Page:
Law lord who held court at Spartans FC

STILL playing football for the Scottish bar side, the Faculty Phantoms, Lord Kingarth, a member of the first Spartans team to win the East of Scotland title in the early Seventies, reckons the success of the current players, who meet St Mirren at Love Street in a Tennent's Scottish Cup fourth-round replay tonight, far outstrips anything accomplished in his heyday.

A supreme court judge since 2001, Lord Kingarth, 56, was better known as Derek Emslie when, in his twenties, he flitted between playing scrum-half for Edinburgh Wanderers and midfield for Spartans. Once the dynamic hub of the Edinburgh amateurs' championship-winning side in 1972, the law lord is now a season-ticket holder at Easter Road who retains an enduring affection for his old club.

"I was very fit and was picked in those days because I ran around a lot," he recalled before presiding at the High Court in Dunfermline yesterday. "We played a 4-3-3 formation which became all the rage after England won the World Cup in 1966 with that system. It needed someone in midfield to get all over the pitch and that was my brief.

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"I've always loved the game and felt quite fortunate to play at that level. I still turn out today in defence for the bar team and am looking forward to taking part in the European Lawyers Championship, which is being held in Salzburg in May. Fortunately, there are some young legs beside me."

The son of a Third Lanark supporter, the late Lord President and Lord Justice-General, Lord Emslie, Derek's brother Nigel, now the present Lord Emslie, also played in attack for Spartans. According to Dave Tait, a defensive team-mate of the Emslie brothers, what was most impressive about Derek's game was "his tremendous fitness and energy. He never seemed to stop and from the perspective of a slightly less fit full-back, this was a huge bonus and major contribution to the success of the team. In terms of the effect of lifestyle on fitness, Derek was years ahead of his time. He instinctively realised the inverse relationship between amount of beer consumed and level of fitness."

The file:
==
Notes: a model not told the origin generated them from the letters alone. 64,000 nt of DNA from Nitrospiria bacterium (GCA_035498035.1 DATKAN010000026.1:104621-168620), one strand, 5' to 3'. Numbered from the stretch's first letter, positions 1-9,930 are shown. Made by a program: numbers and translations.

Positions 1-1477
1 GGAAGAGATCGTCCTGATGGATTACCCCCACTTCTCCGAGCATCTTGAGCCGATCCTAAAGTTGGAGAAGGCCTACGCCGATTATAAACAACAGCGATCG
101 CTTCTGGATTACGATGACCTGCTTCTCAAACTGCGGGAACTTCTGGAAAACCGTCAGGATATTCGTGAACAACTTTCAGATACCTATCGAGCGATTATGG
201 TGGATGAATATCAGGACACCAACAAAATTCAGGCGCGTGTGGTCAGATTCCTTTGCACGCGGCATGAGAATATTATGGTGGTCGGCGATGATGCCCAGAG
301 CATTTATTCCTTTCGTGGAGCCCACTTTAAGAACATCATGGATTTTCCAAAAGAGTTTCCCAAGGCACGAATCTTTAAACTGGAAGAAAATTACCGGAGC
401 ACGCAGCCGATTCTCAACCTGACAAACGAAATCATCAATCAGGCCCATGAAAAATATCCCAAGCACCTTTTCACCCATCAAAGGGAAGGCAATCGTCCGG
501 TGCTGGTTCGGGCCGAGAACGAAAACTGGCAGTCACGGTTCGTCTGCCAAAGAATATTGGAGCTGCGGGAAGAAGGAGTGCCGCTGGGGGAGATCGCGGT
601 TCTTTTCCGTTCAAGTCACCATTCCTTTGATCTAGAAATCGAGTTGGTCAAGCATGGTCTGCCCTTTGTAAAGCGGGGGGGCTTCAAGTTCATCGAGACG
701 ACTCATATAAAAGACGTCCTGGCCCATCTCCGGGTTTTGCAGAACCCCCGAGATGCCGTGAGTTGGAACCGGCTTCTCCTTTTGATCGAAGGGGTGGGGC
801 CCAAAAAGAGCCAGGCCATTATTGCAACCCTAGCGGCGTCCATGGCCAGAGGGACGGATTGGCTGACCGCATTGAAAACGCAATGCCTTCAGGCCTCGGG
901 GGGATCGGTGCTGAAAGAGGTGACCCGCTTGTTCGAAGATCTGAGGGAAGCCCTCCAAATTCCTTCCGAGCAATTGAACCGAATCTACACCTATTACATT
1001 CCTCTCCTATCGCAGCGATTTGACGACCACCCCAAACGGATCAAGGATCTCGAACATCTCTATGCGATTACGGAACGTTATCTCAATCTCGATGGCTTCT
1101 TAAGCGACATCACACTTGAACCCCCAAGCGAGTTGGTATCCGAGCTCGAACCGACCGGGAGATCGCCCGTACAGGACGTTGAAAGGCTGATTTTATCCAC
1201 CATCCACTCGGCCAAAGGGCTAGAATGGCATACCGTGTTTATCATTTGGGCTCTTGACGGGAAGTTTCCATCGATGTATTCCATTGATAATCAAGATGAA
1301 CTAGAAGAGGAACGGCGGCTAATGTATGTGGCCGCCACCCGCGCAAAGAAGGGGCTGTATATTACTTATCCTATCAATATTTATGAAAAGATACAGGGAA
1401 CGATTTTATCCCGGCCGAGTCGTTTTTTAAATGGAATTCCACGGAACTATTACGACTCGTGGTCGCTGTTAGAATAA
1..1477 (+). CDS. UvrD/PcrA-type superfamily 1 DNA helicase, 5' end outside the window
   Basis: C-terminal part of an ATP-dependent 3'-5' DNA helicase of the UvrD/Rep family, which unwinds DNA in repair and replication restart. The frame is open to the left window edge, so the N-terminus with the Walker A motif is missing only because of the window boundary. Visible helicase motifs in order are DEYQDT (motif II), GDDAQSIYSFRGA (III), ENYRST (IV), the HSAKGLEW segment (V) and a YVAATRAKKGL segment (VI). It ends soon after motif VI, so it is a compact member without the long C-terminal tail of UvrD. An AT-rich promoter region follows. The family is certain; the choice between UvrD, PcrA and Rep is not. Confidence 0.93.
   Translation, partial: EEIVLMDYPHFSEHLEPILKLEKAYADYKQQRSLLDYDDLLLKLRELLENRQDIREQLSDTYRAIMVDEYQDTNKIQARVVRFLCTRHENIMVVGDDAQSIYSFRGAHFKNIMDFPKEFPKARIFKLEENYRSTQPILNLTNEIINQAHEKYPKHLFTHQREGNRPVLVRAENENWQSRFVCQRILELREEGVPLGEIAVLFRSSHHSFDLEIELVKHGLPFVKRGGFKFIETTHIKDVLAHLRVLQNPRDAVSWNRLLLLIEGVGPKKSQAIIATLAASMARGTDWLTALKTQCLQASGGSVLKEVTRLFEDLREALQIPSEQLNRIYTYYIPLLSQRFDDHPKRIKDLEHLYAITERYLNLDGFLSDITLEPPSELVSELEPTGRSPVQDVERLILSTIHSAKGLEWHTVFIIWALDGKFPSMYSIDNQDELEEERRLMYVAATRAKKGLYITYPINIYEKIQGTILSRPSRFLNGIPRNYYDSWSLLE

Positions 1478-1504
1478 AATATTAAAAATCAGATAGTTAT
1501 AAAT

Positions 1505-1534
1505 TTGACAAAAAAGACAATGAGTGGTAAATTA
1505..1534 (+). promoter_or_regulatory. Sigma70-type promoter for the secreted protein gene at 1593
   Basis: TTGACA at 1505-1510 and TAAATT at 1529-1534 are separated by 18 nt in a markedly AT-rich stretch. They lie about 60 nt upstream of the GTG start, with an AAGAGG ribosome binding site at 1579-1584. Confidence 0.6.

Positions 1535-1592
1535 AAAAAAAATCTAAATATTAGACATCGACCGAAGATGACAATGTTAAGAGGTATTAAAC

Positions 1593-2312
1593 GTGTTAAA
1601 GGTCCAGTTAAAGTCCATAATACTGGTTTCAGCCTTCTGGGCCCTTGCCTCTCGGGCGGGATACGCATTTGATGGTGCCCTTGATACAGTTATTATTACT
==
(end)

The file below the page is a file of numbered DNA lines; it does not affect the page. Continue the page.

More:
Although winning the league with Spartans was a notable accomplishment for amateurs competing against semi-pros, perhaps the individual highlight of Lord Kingarth's sporting career came when he twice played at Wembley. Not only did he score for Cambridge against Oxford in the Varsity match, but also relished the honour of becoming the first footballer to see his name flashed on the electronic scoreboard.

"By sheer coincidence, my name was the first to go up in lights at Wembley," he recalled. "It was decided to use the game between the universities to try out the new scoreboard for the first time. I didn't score too many goals, but I did get one on that occasion. The FA took the match quite seriously at that time and the attendance was over 30,000. I remember the following day in the Guardian, Frank Keating wrote an article which lamented the fact the first name to go up in lights at Wembley was not George Best or Bobby Charlton, or Pele, but a hitherto complete unknown."

The esteemed sportswriter would have been impressed to learn how the young Scot went on to graduate from the Universities of Cambridge (BA, Gonville and Caius College) and Edinburgh (LLB) before being admitted to the Faculty of Advocates in 1974 and appointed Queen's Counsel in 1987. From 1979 to 1987 he was Standing Junior Counsel to the Department of Health and Social Security, and was an Advocate Depute from 1985 to 1988. He's served as chairman of the Pension Appeal Tribunal and the Medical Appeal Tribunal. He was Vice Dean of the Faculty of Advocates from 1995 to 1997. Lord Kingarth was appointed a judge in 1997, and a supreme court judge in 2001.

As for his love of football, Derek Emslie was taken to see Gordon Smith as a five-year-old and says he's "suffered with Hibs ever since". He regards the current Spartans side as "extremely able - the whole club is run far more professionally today. When we won the league, we were very much a group of graduates and I think shocked a lot of people. Prior to that, Spartans were regarded as a bit of a joke team."